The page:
Because of my Classical background I feel that all that history of music has somehow made a mark on me, especially: Choral, Piano, Polish, Impressionism and Contemporary. But it’s because of the producer of my album, Maciej Cieślak, his band, Ścianka, and his music that I compose and perform my own music today. Also, a few years ago, when I was seriously wondering if there was still any sense to make an album dedicated to a solo acoustic instrument I ran into Colin Stetson’s second solo album. That album left me with no doubt that it is worthwhile to try and work on finding your own unique, personal musical language.

Are there any current Post / Modern Classical artists whose music you admire?

To be honest – I don’t listen to Post / Modern classical music very much. So I’ll be probably boring and predictable speaking about my label-mates, but recently I was listening to Emilie Levianaise-Farrouch’s dark and beautiful new release, and also invariably to the three or four latest albums by Ian William Craig. But is he really a Post-Classical composer? – I’m not sure…

Are there contemporary artists from other genres whose music you enjoy?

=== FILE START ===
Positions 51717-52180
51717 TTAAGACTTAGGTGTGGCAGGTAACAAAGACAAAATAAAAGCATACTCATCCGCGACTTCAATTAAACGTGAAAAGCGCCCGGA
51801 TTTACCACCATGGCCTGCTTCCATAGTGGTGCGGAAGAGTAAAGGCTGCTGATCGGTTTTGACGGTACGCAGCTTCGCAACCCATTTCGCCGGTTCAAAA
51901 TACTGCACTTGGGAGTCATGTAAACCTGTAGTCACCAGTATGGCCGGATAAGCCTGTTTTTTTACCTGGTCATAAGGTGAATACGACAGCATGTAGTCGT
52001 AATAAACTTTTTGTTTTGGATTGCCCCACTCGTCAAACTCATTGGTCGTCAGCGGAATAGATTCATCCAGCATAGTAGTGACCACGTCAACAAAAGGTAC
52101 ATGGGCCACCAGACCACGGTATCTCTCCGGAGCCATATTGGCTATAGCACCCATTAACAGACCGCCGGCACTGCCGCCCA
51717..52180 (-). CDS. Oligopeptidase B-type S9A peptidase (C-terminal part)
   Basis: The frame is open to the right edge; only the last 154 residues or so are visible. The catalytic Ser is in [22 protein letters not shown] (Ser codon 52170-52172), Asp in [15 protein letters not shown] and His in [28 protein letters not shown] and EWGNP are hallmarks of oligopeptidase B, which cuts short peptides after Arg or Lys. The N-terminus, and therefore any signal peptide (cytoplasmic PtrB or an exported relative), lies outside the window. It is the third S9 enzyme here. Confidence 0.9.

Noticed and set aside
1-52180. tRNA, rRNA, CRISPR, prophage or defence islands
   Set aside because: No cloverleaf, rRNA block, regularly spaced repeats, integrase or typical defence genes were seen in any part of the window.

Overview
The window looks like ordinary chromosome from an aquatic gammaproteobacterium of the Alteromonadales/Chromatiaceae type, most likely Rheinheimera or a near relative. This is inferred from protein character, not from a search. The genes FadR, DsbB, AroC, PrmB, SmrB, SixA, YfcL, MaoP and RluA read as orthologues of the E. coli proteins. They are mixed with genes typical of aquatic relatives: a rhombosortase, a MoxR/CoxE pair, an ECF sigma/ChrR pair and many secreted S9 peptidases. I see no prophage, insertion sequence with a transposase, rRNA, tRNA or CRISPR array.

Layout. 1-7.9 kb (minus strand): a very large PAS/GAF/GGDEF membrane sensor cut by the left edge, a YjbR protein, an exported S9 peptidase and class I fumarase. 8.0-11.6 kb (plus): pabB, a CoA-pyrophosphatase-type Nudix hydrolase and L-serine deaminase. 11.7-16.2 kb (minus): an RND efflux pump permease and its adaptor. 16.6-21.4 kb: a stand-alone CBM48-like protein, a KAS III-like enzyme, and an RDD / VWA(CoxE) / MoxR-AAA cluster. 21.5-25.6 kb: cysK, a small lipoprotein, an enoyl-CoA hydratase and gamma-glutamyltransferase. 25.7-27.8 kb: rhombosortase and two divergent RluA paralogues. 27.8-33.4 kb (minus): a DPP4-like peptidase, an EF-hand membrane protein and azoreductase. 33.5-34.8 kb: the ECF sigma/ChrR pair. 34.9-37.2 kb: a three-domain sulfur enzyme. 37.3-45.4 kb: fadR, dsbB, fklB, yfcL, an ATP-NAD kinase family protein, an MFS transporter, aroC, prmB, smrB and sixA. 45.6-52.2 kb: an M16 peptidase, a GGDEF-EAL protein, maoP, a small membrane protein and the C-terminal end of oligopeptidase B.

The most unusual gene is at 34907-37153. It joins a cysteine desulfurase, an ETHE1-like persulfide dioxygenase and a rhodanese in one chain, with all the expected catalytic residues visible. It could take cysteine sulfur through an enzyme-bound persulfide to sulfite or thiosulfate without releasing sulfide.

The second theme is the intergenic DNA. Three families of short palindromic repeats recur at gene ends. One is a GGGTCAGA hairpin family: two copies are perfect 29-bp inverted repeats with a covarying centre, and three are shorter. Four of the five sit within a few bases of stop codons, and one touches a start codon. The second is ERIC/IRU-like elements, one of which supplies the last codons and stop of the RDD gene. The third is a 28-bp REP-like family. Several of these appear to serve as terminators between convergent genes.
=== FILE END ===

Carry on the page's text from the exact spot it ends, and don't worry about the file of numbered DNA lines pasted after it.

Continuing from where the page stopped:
Yes, lots of them. Generally I feel that the most inspiring things for me are these which are happening at the borders of genres, and which move them into some unexpected areas. That’s what some of Electronic / Experimental music is doing now. But also some contemporary composers. Or composers like Ben Frost who mixes Electronic / Experimental with some contemporary techniques.

How did you make the connection with 130701?

…I sent them a demo.

Your debut album bore a strong connection with nature. It sounded like a recreation of field recordings. I could visualise wild animals and birds. Forest and farm yard. Is this what you set out to do?

Yes, and probably you’re the first one who named it so clearly. I think I also wanted to capture an atmosphere of ambivalence, and feelings connected to experiencing the pure power of nature.